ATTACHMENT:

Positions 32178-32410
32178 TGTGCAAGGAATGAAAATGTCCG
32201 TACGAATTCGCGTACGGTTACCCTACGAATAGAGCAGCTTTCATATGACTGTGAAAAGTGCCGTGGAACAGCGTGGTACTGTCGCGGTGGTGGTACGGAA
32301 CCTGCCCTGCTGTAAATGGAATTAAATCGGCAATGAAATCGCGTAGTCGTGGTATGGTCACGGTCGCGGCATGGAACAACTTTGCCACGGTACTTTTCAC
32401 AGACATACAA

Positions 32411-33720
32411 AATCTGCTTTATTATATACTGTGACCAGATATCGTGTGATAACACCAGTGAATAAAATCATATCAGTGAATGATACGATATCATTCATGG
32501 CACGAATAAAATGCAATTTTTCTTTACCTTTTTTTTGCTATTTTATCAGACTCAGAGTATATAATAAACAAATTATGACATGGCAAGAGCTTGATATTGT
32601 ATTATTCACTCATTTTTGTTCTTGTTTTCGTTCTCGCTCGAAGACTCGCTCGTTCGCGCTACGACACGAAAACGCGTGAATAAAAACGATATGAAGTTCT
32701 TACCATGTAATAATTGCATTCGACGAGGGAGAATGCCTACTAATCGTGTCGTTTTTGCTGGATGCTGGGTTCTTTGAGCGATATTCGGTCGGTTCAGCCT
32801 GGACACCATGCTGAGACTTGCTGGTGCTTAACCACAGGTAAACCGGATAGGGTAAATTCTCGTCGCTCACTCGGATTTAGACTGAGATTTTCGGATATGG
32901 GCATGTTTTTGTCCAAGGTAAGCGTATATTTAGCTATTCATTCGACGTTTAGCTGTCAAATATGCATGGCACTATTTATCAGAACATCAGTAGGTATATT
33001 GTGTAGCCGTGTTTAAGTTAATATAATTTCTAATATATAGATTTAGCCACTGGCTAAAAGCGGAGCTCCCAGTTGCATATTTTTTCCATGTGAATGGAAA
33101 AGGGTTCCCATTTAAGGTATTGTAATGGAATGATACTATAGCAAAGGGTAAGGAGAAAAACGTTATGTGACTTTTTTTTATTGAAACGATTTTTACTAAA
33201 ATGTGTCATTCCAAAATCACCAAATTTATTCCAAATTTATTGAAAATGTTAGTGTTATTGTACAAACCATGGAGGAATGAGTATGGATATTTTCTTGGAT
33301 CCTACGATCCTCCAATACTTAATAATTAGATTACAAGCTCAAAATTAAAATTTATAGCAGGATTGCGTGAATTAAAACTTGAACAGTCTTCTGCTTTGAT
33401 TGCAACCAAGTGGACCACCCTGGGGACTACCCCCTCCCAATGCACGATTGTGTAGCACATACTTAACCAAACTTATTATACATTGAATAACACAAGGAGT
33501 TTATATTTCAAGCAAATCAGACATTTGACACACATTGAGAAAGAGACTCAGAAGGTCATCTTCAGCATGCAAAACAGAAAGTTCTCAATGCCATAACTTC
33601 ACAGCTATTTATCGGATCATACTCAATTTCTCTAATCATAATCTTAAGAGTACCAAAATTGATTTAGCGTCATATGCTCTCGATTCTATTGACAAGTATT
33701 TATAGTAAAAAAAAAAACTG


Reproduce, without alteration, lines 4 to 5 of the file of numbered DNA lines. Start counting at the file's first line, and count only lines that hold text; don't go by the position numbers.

32301 CCTGCCCTGCTGTAAATGGAATTAAATCGGCAATGAAATCGCGTAGTCGTGGTATGGTCACGGTCGCGGCATGGAACAACTTTGCCACGGTACTTTTCAC
32401 AGACATACAA